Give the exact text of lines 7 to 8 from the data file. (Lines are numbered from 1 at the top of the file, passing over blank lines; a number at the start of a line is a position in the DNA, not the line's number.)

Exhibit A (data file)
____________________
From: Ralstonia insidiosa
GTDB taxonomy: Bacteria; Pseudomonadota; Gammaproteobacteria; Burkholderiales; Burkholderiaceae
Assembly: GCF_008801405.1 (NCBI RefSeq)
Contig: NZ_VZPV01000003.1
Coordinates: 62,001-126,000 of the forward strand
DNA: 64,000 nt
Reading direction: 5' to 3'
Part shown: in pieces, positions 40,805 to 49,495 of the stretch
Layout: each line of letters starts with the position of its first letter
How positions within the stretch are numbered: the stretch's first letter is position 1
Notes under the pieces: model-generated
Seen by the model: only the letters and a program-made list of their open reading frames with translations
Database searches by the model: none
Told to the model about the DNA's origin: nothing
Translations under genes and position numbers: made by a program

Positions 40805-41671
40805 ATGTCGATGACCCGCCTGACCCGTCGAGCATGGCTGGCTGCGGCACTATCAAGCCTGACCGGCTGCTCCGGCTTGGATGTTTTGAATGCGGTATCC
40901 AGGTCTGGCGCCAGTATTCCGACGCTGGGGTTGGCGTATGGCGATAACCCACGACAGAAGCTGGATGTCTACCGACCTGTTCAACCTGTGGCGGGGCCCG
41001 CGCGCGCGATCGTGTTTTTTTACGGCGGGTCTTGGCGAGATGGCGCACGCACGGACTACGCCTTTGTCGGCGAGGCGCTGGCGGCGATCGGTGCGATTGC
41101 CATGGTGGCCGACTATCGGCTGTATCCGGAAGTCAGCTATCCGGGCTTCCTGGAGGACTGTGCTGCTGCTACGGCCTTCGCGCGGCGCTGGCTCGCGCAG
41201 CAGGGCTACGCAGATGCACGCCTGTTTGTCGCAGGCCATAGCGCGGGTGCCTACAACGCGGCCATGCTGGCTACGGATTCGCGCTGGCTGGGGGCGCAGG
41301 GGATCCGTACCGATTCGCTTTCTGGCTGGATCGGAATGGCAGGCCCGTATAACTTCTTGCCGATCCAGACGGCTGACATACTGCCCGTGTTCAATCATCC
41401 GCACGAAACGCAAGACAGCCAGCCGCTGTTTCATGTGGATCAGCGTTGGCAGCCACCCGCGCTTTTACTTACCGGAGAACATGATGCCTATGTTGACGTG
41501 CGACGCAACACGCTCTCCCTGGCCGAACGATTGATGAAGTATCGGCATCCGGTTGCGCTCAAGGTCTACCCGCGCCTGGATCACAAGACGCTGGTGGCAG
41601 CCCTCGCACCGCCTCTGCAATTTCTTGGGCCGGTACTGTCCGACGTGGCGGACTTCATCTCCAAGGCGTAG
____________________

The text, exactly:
Reading direction: 5' to 3'
Part shown: in pieces, positions 40,805 to 49,495 of the stretch